Brussels on Wednesday vowed a major reduction in post-Brexit checks on goods moving between Great Britain and Northern Ireland — but rejected U.K. demands to negotiate a “new” protocol.
One day after U.K. Brexit Minister David Frost ramped up the rhetoric in an EU-U.K. spat over trade frictions, warning that a failure to renegotiate the Northern Ireland protocol “would be a historic misjudgment,” the European Commission responded by releasing what it called a “robust package of creative, practical solutions” that it claims make a renegotiation unnecessary.
In a document covering four areas, the Commission floats reducing cumbersome custom checks on goods and easing safety checks on food products that enter Northern Ireland from Great Britain.
It also outlines moves to ease the export of medicines and increase the involvement of political, economic and civil society actors in Northern Ireland. The protocol has been deeply controversial with Northern Ireland’s unionists, who see it as driving a wedge between Northern Ireland and the rest of the U.K.
“Today’s package has the potential to make real, tangible difference on the ground,” Commission Vice-President Maroš Šefčovič, the EU’s point person on Brexit, told reporters in Brussels. “We have put a lot of hard work into this package” and at times even “went beyond EU law” to find solutions to trade frictions, Šefčovič added.
The protocol was agreed by both EU and U.K. as part of the Brexit Withdrawal Agreement in 2019, but London has repeatedly argued that the negotiated solutions do not work and are causing political and economic disruption in Northern Ireland. Suggestions London might trigger Article 16 to suspend the protocol have triggered fears of a trade war, as EU officials warned that the bloc would react to such a move by launching legal action and the potential imposition of tariffs.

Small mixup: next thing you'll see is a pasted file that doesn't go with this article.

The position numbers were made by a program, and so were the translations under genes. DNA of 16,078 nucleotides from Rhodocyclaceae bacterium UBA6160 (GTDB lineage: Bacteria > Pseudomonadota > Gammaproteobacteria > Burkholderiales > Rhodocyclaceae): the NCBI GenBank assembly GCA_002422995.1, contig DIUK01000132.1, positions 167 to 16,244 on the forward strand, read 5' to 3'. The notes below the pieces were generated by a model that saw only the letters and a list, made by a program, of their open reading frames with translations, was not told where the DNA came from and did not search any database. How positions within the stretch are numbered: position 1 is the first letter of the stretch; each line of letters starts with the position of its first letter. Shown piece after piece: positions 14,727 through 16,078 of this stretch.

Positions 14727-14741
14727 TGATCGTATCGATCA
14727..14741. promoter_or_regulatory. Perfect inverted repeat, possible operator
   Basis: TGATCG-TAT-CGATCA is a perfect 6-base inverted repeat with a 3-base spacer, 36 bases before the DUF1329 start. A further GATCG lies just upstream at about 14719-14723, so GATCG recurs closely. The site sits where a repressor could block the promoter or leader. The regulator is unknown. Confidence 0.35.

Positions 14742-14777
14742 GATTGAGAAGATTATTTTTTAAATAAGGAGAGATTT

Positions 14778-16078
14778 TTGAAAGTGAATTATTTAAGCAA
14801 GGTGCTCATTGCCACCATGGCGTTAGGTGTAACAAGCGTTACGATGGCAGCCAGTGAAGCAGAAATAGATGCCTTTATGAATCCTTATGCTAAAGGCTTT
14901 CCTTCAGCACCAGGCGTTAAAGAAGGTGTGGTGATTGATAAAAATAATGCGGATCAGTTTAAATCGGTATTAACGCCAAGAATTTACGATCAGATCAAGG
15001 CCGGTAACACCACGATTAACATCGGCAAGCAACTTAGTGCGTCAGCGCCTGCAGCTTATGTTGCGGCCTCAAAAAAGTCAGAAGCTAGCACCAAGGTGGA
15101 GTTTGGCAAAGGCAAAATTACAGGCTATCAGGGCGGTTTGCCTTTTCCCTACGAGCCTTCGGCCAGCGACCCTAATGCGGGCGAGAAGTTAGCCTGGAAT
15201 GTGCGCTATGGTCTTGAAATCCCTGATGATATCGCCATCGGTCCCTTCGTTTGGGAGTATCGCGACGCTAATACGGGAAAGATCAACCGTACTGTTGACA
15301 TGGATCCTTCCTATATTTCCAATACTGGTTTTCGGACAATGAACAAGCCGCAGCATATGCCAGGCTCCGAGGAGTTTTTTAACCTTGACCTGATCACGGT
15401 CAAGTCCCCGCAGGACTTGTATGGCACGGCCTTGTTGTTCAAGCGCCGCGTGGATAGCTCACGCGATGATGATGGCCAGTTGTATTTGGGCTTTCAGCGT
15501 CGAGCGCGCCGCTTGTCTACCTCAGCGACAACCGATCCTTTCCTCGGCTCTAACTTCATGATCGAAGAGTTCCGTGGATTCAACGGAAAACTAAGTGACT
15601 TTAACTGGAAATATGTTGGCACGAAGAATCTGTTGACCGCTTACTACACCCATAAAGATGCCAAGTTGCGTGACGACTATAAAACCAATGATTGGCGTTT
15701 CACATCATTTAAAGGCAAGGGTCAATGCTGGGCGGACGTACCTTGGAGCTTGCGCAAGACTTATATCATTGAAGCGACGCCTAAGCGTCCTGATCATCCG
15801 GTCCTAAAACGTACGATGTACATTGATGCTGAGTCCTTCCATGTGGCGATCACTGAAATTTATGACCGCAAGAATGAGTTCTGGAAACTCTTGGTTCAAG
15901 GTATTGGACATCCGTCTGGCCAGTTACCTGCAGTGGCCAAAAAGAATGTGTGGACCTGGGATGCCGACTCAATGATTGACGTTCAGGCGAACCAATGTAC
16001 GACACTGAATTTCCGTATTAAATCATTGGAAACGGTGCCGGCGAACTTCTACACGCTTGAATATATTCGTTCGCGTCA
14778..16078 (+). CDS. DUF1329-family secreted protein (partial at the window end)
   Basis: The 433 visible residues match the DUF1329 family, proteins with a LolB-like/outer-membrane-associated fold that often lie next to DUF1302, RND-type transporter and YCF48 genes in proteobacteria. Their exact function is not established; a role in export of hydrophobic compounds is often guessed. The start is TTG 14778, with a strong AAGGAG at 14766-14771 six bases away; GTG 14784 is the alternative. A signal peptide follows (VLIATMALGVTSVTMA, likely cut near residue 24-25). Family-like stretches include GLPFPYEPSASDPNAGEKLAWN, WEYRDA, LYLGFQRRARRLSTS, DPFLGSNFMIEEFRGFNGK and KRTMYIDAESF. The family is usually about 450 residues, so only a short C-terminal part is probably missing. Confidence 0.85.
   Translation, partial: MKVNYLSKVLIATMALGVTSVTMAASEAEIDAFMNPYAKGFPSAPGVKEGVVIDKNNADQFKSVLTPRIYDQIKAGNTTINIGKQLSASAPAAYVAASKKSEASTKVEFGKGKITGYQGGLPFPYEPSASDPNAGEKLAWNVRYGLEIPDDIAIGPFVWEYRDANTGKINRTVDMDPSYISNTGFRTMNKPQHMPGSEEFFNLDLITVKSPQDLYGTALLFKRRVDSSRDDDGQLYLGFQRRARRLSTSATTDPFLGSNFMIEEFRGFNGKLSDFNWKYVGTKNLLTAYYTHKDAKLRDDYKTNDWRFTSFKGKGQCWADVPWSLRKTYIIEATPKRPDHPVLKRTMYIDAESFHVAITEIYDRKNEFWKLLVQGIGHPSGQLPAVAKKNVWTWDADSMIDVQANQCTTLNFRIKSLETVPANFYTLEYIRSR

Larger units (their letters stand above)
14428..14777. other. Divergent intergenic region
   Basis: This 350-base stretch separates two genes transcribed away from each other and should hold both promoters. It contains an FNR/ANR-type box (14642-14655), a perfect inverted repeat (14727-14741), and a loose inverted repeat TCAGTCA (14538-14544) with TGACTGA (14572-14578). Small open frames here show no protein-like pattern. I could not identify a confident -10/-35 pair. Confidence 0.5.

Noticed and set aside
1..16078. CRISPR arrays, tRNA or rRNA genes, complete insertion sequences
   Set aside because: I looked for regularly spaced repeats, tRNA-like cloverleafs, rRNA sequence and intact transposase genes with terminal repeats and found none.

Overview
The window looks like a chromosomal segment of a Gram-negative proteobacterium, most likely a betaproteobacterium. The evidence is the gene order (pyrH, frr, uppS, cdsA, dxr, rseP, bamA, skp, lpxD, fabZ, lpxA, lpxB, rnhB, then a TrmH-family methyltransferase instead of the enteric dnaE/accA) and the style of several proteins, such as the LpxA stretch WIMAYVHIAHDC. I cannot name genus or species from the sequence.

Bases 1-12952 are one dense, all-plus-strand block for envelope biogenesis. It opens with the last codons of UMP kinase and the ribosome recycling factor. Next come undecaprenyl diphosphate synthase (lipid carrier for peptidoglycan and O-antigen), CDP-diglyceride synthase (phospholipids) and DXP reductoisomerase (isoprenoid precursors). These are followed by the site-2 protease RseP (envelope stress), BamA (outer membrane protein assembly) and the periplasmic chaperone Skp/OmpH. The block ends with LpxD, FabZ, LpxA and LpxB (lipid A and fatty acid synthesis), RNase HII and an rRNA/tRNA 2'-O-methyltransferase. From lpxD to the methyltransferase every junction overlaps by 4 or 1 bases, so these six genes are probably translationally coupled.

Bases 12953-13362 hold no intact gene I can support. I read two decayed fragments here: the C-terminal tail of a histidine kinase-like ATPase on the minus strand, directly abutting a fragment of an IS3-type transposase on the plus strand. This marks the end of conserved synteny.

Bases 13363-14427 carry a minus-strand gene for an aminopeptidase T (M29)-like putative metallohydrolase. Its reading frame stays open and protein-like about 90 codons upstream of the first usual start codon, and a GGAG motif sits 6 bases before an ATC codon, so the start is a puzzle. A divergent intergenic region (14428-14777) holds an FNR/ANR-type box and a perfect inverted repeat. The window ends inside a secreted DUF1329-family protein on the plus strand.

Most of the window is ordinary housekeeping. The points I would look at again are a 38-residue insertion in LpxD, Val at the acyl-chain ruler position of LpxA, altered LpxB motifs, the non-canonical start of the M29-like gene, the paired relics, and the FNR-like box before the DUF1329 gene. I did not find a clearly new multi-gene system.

“The EU has an unwavering commitment to the people of Northern Ireland” and to safeguard the Good Friday peace agreement, Šefčovič said. He stressed that he sees the Commission’s proposal as a chance to set a positive agenda, and added: “I hope that Lord Frost will join me in that effort.”
The U.K. government said it was “studying the detail” of the proposals and insisted it “will of course look at them seriously and constructively.”
A spokesperson added: “The next step should be intensive talks on both our sets of proposals, rapidly conducted, to determine whether there is common ground to find a solution.”
But London warned it needs to see “significant changes which tackle the fundamental issues at the heart of the protocol, including governance.”
David McAllister, the chair of the European Parliament’s Foreign Affairs Committee, said “the package of measures presented today addresses concerns on the island of Ireland” but stressed that the Northern Ireland protocol “cannot be renegotiated. It is part of the solution to the problem. The problem is and remains Brexit.”
EU negotiators left for London on Wednesday to present the proposals to their U.K. counterparts — and Šefčovič said he had invited Frost for lunch on Friday.
“It is my hope that in the coming weeks we will jointly arrive at an agreed solution,” Šefčovič said, adding that he hopes a solution can be in place by the beginning of next year.